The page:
Halfway through 2016, the employment law landscape has already seen several big decisions in the appellate courts.

Steven W. Suflas of Ballard Spahr LLP said misclassification cases against Uber and FedEx, even though they didn’t involve issues of case law, are among the most important of the year thus far.

Uber announced earlier this year that it had reached a settlement of up to $100 million in two closely watched class actions with its drivers in California and Massachusetts that included the issue of whether Uber’s classification of drivers as independent contractors is unlawful. As part of the agreement reached, the drivers would remain classified as independent contractors, not employees.

"The misclassification of independent contractors will continue to be a huge issue," Suflas said, noting that FedEx ultimately decided to settle the case after years of costly litigation.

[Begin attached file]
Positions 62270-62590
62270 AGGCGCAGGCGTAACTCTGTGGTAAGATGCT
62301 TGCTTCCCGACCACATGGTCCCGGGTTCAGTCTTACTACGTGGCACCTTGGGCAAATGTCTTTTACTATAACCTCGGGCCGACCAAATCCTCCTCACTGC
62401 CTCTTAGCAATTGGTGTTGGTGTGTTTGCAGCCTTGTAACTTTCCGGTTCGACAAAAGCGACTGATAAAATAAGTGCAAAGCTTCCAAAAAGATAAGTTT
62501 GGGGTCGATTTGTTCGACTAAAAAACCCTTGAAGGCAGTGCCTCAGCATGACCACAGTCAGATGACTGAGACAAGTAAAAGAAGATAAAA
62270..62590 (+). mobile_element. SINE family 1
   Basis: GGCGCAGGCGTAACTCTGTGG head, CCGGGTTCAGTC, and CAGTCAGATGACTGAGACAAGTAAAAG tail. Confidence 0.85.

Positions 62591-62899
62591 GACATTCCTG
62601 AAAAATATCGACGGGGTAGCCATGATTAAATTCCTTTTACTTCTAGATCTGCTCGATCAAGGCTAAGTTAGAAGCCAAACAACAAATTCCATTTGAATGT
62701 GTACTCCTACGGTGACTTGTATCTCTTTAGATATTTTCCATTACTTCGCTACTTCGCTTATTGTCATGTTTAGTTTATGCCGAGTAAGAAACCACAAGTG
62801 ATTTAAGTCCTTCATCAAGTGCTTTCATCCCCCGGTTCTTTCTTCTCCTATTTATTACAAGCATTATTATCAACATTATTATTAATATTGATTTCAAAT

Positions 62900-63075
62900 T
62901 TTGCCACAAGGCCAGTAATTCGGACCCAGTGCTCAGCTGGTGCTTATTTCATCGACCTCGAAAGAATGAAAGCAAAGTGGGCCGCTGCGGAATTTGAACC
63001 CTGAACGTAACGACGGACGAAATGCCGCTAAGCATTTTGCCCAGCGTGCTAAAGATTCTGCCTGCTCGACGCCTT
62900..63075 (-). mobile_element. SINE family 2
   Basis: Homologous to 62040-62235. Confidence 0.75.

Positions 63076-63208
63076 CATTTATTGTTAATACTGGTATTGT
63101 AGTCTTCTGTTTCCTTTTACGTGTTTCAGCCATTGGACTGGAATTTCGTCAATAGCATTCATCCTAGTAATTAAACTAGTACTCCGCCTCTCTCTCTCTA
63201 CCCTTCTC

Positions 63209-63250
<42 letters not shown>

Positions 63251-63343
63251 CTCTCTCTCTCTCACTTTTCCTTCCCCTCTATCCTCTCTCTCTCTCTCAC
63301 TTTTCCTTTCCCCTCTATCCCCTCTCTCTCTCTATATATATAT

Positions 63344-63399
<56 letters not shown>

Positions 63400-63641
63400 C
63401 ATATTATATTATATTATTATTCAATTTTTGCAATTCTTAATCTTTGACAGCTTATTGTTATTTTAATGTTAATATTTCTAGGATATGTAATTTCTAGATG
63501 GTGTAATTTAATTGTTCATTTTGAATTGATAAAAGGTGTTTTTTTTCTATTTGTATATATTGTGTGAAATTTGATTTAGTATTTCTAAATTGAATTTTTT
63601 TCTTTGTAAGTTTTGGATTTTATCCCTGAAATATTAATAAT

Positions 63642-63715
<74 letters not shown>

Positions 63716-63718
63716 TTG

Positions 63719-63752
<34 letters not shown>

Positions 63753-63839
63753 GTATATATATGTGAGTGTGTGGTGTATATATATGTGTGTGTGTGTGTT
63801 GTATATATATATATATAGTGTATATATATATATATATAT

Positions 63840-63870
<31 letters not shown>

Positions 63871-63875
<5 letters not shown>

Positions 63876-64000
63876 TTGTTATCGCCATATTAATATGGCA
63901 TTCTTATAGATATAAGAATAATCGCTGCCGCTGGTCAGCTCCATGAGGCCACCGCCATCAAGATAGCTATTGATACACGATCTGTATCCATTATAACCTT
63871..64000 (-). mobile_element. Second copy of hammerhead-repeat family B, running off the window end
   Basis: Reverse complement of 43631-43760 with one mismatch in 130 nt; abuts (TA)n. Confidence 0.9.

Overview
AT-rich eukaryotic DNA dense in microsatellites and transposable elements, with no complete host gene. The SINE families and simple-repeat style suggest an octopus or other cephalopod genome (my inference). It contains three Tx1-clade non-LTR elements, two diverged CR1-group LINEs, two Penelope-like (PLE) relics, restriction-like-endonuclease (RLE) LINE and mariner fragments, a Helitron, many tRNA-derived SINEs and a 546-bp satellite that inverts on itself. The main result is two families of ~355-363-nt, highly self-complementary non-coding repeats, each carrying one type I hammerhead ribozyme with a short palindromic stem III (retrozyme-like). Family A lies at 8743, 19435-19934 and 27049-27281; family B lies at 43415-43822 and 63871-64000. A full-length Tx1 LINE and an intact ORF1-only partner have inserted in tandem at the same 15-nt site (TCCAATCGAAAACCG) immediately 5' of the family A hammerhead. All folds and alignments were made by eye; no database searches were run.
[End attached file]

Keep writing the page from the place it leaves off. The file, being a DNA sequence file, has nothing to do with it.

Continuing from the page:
Uber’s case, Suflas said, is interesting in that the company has taken "clever" steps like working with the machinists’ union to address issues raised by the drivers as a way to head off litigation without ultimately having to reclassify them.

"They are trying to protect their independent contractor model, but doing it in creative ways," Suflas said. "By addressing non-Fair Labor Standards Act concerns raised by drivers, Uber [may be] giving folks new ways to address independent contractor issues."

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